Mammals Evolve Faster in the Tropics, Confounding Scientists

80beatsBy Eliza StricklandJun 24, 2009 11:37 PM


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In the heat and humidity of the tropics you might expect that mammals take it slow and easy--but on the genetic level, they're accelerating past their mammalian relations that live in more temperate zones. A new study has discovered that tropical mammals are accumulating mutations more quickly and are therefore evolving faster, in a finding that could help account for the phenomenal biodiversity of the rainforests. But the study's unexpected results have posed a puzzle for biologists.

"[It's] an empirical pattern that is begging for an explanation" [The Scientist]

, says evolutionary ecologist James Brown, who was not involved in the current study. Previous research had shown that plants and marine microorganisms evolve more quickly in the tropical zone near the equator, but scientists believed that pattern would hold true only for cold-blooded creatures, whose body temperatures and metabolisms are determined by the temperature of the surrounding environment.

Scientists believe that this link between temperature and metabolic rate means that, in warmer climates, the germ cells that eventually develop into sperm and eggs divide more frequently. "An increase in cell division provides more opportunities for mutations in the population over a given time," explained [lead researcher Len] Gillman. "This increases the probability of advantageous mutations that are selected for within the species" [BBC News].

But this mechanism wouldn't work in warm-blooded mammals, whose body temperatures remain roughly constant regardless of environmental factors. In the study, to be published in the Proceedings of the Royal Society B, the researchers selected 130 pairs of closely related species where the two species in each pair lived at different latitudes. Gillman looked for small genetic changes known as microevolution, in which mutations cause differences within a population but haven't yet given rise to new species. He focused on a single gene in each species pair, comparing them both to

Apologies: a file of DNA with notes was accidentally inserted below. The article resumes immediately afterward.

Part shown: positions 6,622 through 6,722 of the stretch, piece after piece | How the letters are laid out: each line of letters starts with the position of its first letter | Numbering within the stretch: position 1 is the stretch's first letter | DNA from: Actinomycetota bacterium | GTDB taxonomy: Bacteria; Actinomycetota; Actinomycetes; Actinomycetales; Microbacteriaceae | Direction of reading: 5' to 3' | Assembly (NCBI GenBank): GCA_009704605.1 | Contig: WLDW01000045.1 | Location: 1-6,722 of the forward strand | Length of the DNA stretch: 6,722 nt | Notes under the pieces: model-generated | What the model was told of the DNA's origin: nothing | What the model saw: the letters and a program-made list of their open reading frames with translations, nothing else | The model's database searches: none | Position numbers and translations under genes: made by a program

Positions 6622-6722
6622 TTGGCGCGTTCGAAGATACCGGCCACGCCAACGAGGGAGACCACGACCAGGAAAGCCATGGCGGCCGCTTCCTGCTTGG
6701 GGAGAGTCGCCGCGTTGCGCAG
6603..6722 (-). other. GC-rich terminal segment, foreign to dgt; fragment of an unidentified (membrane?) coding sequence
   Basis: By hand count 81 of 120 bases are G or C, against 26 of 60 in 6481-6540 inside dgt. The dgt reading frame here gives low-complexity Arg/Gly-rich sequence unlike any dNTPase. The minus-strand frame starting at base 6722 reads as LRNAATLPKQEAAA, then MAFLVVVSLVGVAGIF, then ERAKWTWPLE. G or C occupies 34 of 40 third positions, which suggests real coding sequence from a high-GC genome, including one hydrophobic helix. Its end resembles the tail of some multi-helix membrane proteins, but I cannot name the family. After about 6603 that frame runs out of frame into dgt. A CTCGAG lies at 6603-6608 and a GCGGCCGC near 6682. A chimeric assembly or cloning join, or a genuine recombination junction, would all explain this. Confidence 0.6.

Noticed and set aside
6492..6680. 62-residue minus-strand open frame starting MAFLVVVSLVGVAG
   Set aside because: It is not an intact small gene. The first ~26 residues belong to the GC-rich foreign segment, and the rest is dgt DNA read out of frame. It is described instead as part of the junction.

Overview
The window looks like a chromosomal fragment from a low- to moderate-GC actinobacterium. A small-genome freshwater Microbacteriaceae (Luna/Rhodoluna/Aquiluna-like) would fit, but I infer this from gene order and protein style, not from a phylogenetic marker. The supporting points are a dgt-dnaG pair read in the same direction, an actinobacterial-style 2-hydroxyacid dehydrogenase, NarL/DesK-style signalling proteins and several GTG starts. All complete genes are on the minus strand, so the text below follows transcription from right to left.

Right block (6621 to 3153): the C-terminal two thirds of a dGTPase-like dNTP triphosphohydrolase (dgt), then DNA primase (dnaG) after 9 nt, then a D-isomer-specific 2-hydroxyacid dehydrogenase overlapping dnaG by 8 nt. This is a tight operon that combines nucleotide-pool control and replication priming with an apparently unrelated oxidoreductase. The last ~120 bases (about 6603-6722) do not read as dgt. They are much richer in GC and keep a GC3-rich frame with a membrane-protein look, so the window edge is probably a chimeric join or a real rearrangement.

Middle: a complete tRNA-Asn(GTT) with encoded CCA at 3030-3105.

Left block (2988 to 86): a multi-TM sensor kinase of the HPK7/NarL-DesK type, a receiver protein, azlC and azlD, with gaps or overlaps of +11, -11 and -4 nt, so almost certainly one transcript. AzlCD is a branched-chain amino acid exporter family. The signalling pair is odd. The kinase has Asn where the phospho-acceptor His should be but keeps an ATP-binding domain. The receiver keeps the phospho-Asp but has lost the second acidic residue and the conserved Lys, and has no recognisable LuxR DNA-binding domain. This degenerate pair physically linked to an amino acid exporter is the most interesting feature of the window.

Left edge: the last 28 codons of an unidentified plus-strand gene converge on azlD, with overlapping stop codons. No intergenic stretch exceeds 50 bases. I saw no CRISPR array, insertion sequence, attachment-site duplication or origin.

a "reference" gene in a common ancestor. By looking for mutations in the DNA code for this gene - each point where one letter in the code was substituted for another - the researchers were able to see which of the two mammals had "microevolved" faster. Animals living in environments where the climate was warmer had about 1.5 times more of these substitutions than the animals living in cooler environments [BBC News].

The first possibility, researchers say, is that animals' behavioral adaptations in colder climates--like periods of hibernation or torpor during the cold months--have slowed down their metabolisms on average, reducing the frequency of their cell divisions. The second possibility,

known as the Red Queen hypothesis, suggests that because the other organisms that interact with mammals, such as parasites and plants, are undergoing faster evolution [in the tropics], there is a coevolutionary pressure for mammals to keep up. "The biotic environment is changing more rapidly, and therefore the mammals are evolving more rapidly in response," Gillman said [The Scientist].

The hypothesis takes its name from the eponymous queen in Lewis Carroll's Through the Looking Glass, who tells Alice: "It takes all the running you can do, to keep in the same place." Related Content: 80beats: Couple That Saw Quick Evolution in Darwin’s Finches Wins Big Prize 80beats: How Dinosaur Feet Evolved Into Bird Wings: New Fossil Provides Clues 80beats: Unnatural Evolution: Fishing Eliminates Cod Adapted for Shallow Waters 80beats: Darwin Is Too Hot for Turkish Officials: Evolution Article Gets Censored DISCOVER: DISCOVER Does Darwin: Special Section on Evolution

Image: flickr / Ryan Somma

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